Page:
71 thoughts on “ALL OUR YESTERDAYS”

  1. Well, 2, 5 and 9 are Dundee, Dunfermline and- I think – Thurso. Dundee not long after the Bridge went in, which was in the mid-’60s. The appalling white example of civic brutalism is the late and unlamented Tayside House, which was one of those buildings that looked better as a pile of rubble after they tore it down than it ever did in life. There’s one of Dick van Dyke, and the last one is, of course, the late and unlamented Margaret Hilda Thatcher. “1001 cleans a big, big carpet, for less than half a crown.”

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    1. Ed, as soon as I saw the 1001 ad, the jingle you quote popped into my head. Back then most of the TV ads seemed to come with a jingle. Remember? -” Murray Mints, Murray Mints, the too good to hurry mints – A million housewives every day, Pick up a tin of beans and say, BEANZ MEANZ HEINZ – The Esso sign means happy motoring – I’m going well, I’m going Shell” (sung by Bing Crosby). And a host of others. It’s amazing how they still stay in one’s mind. Mind you there was only one commercial channel back then and TV ads were a novelty, particularly to kids. I must be going, this nostalgia is a thing of the past: there’s no future in it. Departs, mumbling, “The Milky Bar Kid is tough and strong. the Milky Bar Kid just can’t go wrong…” Fade out.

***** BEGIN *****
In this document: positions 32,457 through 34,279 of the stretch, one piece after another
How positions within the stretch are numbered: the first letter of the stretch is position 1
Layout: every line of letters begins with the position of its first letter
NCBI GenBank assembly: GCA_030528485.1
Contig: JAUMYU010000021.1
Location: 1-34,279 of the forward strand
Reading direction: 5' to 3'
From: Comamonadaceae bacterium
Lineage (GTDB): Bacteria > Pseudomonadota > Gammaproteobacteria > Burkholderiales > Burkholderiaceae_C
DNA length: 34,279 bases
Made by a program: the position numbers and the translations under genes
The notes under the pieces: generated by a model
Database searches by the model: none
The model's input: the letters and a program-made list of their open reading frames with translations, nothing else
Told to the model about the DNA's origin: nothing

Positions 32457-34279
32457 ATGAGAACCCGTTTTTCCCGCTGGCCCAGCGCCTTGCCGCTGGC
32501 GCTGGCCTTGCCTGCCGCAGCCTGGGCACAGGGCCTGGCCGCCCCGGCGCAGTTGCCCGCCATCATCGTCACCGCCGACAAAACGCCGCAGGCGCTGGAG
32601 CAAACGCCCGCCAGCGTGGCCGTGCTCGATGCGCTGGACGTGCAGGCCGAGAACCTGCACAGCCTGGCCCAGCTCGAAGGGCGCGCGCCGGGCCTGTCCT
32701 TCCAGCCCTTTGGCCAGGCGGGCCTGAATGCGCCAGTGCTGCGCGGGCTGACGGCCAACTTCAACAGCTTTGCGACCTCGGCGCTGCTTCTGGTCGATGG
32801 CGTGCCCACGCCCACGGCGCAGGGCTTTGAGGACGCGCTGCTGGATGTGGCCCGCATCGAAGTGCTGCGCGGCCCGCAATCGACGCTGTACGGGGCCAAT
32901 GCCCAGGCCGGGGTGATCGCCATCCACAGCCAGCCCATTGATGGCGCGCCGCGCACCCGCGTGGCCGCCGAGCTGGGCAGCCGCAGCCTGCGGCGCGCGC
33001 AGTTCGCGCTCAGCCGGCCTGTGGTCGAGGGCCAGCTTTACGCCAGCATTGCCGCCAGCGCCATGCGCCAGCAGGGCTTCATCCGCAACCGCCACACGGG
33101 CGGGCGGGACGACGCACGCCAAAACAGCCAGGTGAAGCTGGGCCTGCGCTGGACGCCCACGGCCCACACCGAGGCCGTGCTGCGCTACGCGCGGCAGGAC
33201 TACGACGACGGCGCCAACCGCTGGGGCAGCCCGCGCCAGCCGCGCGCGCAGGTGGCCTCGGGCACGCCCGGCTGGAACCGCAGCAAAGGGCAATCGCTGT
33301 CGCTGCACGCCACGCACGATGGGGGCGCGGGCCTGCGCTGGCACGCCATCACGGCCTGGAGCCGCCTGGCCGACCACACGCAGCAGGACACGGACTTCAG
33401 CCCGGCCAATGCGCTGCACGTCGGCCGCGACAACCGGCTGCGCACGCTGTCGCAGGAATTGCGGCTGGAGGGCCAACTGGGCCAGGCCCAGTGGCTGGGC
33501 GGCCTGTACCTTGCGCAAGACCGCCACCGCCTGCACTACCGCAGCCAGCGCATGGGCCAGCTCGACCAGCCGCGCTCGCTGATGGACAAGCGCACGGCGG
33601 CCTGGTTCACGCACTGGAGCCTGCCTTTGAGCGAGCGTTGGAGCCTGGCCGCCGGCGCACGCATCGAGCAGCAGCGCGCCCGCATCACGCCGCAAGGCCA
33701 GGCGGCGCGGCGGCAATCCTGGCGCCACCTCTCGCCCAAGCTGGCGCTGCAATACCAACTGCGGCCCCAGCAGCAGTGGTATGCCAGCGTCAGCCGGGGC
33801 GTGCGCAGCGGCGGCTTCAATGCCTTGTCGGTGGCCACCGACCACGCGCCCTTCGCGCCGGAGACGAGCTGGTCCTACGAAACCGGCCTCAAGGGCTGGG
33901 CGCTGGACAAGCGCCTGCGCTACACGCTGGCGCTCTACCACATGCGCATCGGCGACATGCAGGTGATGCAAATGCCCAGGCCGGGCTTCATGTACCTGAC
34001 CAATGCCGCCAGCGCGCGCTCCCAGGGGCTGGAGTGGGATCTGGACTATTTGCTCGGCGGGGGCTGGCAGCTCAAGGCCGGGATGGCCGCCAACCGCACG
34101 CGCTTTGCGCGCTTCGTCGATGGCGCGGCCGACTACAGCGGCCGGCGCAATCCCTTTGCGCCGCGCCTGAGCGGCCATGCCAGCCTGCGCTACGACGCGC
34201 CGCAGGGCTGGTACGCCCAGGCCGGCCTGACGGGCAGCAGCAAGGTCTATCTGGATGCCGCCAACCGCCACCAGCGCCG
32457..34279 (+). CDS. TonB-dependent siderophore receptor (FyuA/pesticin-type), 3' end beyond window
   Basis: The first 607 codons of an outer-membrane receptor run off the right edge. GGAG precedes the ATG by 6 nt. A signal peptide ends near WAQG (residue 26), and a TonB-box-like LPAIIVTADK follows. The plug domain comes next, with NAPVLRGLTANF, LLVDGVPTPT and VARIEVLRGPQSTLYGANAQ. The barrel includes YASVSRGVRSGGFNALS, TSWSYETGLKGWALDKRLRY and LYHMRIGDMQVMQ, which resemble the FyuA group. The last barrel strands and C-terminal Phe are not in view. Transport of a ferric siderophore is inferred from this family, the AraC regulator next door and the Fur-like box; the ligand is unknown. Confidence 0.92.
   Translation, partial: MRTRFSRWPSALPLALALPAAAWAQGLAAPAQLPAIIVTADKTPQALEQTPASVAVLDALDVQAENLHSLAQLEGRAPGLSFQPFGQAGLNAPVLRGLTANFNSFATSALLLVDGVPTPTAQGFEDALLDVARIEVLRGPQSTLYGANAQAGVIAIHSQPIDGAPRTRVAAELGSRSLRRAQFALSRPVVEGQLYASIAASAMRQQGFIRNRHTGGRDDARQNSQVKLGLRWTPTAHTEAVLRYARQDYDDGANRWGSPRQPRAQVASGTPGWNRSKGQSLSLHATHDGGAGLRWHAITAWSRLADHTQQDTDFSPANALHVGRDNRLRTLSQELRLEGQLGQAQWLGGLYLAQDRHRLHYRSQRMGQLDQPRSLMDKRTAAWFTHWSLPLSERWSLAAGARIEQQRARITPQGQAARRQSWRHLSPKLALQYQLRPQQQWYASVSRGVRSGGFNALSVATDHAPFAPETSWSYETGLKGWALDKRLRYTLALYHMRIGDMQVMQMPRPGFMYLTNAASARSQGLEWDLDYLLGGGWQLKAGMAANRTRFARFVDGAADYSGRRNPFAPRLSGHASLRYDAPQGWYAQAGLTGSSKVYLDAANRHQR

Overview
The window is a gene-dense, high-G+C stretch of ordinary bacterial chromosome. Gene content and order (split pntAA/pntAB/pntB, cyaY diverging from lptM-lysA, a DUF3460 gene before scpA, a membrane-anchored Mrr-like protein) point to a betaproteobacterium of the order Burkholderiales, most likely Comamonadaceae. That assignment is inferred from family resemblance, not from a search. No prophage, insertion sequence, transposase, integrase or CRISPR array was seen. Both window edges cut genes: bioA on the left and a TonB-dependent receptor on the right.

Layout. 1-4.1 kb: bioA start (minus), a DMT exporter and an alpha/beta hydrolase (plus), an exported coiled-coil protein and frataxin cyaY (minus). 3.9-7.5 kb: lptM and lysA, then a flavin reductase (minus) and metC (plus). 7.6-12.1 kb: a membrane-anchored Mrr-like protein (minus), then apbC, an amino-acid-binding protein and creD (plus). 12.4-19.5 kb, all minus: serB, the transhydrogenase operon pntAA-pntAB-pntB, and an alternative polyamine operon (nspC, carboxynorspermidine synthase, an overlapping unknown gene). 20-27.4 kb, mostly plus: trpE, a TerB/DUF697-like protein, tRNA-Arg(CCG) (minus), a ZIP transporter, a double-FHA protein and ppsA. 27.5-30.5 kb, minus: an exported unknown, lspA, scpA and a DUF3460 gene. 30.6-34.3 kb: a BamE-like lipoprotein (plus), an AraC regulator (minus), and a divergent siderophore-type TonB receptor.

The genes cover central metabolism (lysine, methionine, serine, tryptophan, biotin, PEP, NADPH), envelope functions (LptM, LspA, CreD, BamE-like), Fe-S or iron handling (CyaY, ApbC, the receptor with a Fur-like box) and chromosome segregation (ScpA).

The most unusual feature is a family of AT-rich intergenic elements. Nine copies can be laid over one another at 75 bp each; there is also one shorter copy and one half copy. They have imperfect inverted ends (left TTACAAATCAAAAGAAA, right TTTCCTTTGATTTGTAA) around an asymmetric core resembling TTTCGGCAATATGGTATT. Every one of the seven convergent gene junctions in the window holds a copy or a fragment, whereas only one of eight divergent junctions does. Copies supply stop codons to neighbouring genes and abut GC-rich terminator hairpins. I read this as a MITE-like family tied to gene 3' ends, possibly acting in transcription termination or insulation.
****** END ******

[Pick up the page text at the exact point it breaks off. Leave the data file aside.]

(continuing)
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  2. No 1 is an auld lorry – early Albion/Argyll – 1910s-20s? It’s not an auld photie though as the background building is a lot younger than the lorry. Pic 3 is Dick van Dyke. No4 a Ford Zodiac, the original “Z” car, with a lovely Jaguar E-Type to its left. Pic 6, I think, is Led Zeppelin and No 8 is Donovan (Leitch), originally from Glesca. No 11, LtoR, Joe Brown (or Brahn), Susan Maughan, who wanted to be Bobby’s Girl, and Marty Wilde, a big star back in the day and Daddy of Kim Wilde, a big star in her day.

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    1. Marty Wilde was one of Larry Parnes’s stable, all of whom had dramatic stage names – Duffy Power and Billy Fury alongside Wilde. Often thought that the old lower league striker Joe Savage sounded as if he was the missing

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          1. He wasn’t bad he was terrible. Flat, forgetting the words? and I seem to remember doing a different song from the one the band were playing. Tnhe young lady I was with threw out all his records after that.

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  3. Actually,all you need to do is change a couple of words in that song and you have May’s Brexit requiem.

    There’s a feeling I get
    When I look to the east
    And my spirit is crying for leaving
    In my thoughts I have seen
    Rings of smoke through the trees